Sunday, June 22, 2014

Jewel # 178 (June 22, 2014)

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“And they shall be Mine, saith the Lord of hosts, in that day when I make up MY JEWELS.”
(Malachi 3:17)

To my dear grandchildren, 

The Seldom-Seen Lynx

“Known unto God are all His works from the beginning of the world."
(Acts 15:18)

The pretty lynx, a medium-sized wildcat, that slinks silently through trees, brush and snow for its prey, likes the cold climate of the Yukon, Sweden and Russia.  However, many are also in warmer areas of Canada, northern United States and a few Asian countries.  They all prefer homes in thickets of trees or brush and usually have two tiny kittens each year.

A full-grown lynx is about three feet long, with a small two-inch tail, and will weigh from 30 to 60 pounds.  Its fur is finest in the winter when it is a thick, luxurious light brown that is sometimes marked with dark brown spots.  They have white on their chests and underparts.  A stubby fur-covered tail and upright ears, having long tufts of black hair on the  tips of them, are it most outstanding features.

Their main food in the north is the snow shoe rabbit, but if these are scarce, they will catch small deer or caribou or large birds.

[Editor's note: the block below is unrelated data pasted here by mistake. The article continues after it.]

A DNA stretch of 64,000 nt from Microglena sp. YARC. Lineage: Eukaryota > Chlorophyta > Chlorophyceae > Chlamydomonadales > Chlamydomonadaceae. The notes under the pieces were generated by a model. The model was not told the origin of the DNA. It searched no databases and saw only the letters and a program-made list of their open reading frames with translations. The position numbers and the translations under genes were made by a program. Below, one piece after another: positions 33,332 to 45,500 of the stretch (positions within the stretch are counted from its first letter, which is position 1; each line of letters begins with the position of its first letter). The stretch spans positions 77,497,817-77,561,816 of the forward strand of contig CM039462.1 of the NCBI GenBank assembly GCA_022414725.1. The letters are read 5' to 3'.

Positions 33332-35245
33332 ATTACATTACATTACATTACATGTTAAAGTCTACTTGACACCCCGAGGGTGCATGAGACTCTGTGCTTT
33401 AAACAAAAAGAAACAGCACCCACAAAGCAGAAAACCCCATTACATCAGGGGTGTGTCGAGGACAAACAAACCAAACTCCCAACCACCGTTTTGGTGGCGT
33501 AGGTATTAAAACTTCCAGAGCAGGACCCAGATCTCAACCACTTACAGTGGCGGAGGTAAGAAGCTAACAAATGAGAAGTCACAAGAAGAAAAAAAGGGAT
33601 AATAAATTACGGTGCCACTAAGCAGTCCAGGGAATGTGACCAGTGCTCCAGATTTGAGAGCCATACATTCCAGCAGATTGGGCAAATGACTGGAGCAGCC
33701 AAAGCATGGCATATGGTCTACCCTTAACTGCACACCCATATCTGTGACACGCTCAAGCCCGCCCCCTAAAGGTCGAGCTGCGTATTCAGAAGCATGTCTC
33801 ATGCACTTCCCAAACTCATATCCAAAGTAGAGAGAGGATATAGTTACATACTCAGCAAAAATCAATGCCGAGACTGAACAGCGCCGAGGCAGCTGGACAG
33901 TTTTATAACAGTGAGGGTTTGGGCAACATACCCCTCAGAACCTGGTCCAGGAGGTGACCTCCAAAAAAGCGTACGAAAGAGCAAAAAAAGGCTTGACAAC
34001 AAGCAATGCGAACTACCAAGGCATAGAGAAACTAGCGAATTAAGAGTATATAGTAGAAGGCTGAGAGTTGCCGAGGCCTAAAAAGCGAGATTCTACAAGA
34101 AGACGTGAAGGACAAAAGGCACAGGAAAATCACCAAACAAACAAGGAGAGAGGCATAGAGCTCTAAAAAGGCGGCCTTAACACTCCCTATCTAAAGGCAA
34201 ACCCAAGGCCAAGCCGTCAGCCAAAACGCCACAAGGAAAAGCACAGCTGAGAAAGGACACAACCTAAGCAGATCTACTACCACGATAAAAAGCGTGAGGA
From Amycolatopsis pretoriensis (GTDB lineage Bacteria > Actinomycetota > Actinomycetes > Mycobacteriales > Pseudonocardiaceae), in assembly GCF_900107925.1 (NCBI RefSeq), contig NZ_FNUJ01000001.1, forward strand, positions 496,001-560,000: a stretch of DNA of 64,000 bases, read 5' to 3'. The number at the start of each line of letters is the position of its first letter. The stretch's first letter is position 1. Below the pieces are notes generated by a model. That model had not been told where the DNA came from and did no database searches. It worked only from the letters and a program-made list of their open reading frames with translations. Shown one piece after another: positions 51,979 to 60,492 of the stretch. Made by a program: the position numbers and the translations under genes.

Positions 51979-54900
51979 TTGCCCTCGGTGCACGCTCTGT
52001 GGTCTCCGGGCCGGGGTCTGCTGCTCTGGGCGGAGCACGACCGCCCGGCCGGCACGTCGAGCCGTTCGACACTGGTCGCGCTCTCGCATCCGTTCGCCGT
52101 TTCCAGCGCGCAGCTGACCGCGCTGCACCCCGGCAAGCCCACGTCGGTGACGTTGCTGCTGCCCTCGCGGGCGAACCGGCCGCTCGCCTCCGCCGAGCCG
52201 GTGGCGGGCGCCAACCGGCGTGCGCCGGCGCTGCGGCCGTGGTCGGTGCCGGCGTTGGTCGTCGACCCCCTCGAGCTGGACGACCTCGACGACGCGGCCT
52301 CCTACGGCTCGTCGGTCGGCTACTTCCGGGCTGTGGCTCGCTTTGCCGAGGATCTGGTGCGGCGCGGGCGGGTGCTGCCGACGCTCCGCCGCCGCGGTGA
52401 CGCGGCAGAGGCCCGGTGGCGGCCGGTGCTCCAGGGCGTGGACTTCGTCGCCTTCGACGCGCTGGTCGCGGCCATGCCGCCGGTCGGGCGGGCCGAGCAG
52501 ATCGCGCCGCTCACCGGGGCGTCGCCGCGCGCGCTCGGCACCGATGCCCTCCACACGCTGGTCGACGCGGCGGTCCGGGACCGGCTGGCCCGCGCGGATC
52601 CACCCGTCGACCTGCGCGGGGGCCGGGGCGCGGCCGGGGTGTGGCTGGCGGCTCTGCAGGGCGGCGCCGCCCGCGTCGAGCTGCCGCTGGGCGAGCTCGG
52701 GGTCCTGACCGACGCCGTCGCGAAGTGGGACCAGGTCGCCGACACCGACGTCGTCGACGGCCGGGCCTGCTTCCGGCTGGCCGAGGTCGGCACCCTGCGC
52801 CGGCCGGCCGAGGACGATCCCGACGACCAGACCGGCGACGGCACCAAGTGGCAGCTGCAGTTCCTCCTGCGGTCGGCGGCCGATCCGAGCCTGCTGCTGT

The Creator has provided them with large, padded paws, wider in diameter than the palm of a man’s hand, and in winter extra fur grows around the edges to help them walk in snow.  They are good climbers and swimmers.

Those farther south also like rabbit meat but include in their diet squirrels, gophers and other small animals and birds.  They have keen sight and hearing, and stalk their prey silently, until close enough to make a springing leapt to catch it.  At times they lie on tree branches, waiting to pounce on prey passing below.  A lynx can spot a mouse from 250 feet away.

While the lynx is an enemy to small animals and birds, it is actually quite shy and no threat to people.  If possible, it will always vanish before a person can get close.

Do you think the Lord God is aware of these animals as they live out their lives in such remote places?  We know He is, for we read in the Bible, “The Lord is good to all: and His tender mercies are over all His works” (Psalm 145:9).  Verse 10 tells us more: “All Thy works shall praise Thee, O Lord; and Thy saints shall bless Thee.”

This looks on to a coming time when God’s punishment of sinful people will be over and He will restore the earth to peace and freedom.  During that special time, when Christ reigns for 1000 years, all created things will “praise Him” in their peaceful way, and the tiger, bear, lynx and any other carnivorous animals will no longer kill, but but all will live peacefully together.  

People who have accepted the Lord Jesus Christ as their Saviour will bless Him more fully than is possible today.  If you know the Lord Jesus Christ as your Saviour, you should be happily praising Him right now, and it will be your privilege to praise Him even more in that future time.  

Love you all,